Julian Jessop, a septuagenarian artist, is bone-crushingly lonely when he starts “The Authenticity Project”—as he titles a slim green notebook—and begins its first handwritten entry questioning how well people know each other in his tiny corner of London. After 15 years on his own mourning the loss of his beloved wife, he begins the project with the aim that whoever finds the little volume when he leaves it in a cafe will share their true self with their own entry and then pass the volume on to a stranger. The second person to share their inner selves in the notebook’s pages is Monica, 37, owner of a failing cafe and a former corporate lawyer who desperately wants to have a baby. From there the story unfolds, as the volume travels to Thailand and back to London, seemingly destined to fall only into the hands of people—an alcoholic drug addict, an Australian tourist, a social media influencer/new mother, etc.—who already live clustered together geographically. This is a glossy tale where difficulties and addictions appear and are overcome, where lies are told and then forgiven, where love is sought and found, and where truths, once spoken, can set you free. Secondary characters, including an interracial gay couple, appear with their own nuanced parts in the story. The message is strong, urging readers to get off their smartphones and social media and live in the real, authentic world—no chain stores or brands allowed here—making friends and forming a real-life community and support network. And is that really a bad thing?

An enjoyable, cozy novel that touches on tough topics.

Pub Date: Feb. 4, 2020

ISBN: 978-1-9848-7861-8

Page Count: 368

Publisher: Pamela Dorman/Viking

Review Posted Online: Oct. 27, 2019

Kirkus Reviews Issue: Nov. 15, 2019

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A strict report, worthy of sympathy.


A violent surfacing of adolescence (which has little in common with Tarkington's earlier, broadly comic, Seventeen) has a compulsive impact.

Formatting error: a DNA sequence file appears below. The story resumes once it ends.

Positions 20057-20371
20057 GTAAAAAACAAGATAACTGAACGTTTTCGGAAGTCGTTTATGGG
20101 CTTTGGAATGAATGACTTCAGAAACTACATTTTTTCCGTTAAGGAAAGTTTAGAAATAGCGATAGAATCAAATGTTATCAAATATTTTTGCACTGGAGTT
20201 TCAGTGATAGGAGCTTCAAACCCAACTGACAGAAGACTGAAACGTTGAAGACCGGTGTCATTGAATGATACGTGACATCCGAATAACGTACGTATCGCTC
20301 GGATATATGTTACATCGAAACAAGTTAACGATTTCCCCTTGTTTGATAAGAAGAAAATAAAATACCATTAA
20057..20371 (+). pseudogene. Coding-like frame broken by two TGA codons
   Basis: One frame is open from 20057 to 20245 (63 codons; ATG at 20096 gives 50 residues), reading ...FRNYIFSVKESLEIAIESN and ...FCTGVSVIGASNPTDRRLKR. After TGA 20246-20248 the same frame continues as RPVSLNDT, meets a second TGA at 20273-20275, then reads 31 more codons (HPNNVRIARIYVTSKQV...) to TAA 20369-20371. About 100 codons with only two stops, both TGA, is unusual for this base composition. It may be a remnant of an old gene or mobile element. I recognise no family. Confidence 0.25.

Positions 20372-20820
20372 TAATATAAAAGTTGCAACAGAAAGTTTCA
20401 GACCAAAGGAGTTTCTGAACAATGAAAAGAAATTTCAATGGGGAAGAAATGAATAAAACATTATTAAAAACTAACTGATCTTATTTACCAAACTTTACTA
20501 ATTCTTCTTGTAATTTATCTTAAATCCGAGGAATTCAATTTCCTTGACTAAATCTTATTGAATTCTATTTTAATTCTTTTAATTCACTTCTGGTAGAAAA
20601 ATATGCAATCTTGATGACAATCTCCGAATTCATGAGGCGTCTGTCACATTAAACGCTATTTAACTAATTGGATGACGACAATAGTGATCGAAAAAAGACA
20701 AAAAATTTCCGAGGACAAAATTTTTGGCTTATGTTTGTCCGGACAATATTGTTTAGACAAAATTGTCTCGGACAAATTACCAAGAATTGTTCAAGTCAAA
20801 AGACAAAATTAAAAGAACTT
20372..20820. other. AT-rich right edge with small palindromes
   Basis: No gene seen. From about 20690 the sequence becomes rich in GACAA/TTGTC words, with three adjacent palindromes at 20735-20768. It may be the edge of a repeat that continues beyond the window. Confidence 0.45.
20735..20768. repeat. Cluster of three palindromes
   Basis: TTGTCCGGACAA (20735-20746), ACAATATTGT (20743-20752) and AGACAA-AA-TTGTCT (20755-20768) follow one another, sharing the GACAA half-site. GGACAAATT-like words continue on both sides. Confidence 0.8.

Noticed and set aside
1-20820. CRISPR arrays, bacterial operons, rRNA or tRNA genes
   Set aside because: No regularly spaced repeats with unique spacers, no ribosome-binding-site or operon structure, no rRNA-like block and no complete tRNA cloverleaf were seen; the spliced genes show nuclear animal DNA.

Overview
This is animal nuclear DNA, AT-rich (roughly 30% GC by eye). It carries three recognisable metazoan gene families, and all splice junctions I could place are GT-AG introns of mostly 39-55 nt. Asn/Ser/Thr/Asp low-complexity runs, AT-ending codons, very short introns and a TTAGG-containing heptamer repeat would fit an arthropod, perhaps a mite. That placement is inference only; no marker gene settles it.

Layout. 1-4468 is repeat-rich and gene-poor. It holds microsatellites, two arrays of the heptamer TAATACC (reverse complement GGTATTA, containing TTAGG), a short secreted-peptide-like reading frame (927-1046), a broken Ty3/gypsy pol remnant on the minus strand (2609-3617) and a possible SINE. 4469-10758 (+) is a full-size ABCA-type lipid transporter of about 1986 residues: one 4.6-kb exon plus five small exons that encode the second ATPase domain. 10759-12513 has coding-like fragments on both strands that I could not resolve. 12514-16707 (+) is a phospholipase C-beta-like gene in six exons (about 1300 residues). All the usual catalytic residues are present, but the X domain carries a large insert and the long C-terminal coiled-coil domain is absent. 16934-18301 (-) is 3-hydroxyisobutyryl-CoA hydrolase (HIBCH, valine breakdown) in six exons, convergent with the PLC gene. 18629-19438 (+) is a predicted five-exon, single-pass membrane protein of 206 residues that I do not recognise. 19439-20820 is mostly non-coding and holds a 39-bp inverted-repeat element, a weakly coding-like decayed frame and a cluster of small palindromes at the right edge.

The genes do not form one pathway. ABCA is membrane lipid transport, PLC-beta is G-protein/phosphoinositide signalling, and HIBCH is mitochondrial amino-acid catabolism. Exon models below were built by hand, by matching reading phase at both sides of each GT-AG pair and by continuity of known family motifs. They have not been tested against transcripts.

"Nobody big except me" is the dream world of Holden Caulfield and his first person story is down to the basic, drab English of the pre-collegiate. For Holden is now being bounced from fancy prep, and, after a vicious evening with hall- and roommates, heads for New York to try to keep his latest failure from his parents. He tries to have a wild evening (all he does is pay the check), is terrorized by the hotel elevator man and his on-call whore, has a date with a girl he likes—and hates, sees his 10 year old sister, Phoebe. He also visits a sympathetic English teacher after trying on a drunken session, and when he keeps his date with Phoebe, who turns up with her suitcase to join him on his flight, he heads home to a hospital siege. This is tender and true, and impossible, in its picture of the old hells of young boys, the lonesomeness and tentative attempts to be mature and secure, the awful block between youth and being grown-up, the fright and sickness that humans and their behavior cause the challenging, the dramatization of the big bang. It is a sorry little worm's view of the off-beat of adult pressure, of contemporary strictures and conformity, of sentiment….

A strict report, worthy of sympathy.

Pub Date: June 15, 1951

ISBN: 0316769177

Page Count: -

Publisher: Little, Brown

Review Posted Online: Nov. 2, 2011

Kirkus Reviews Issue: June 15, 1951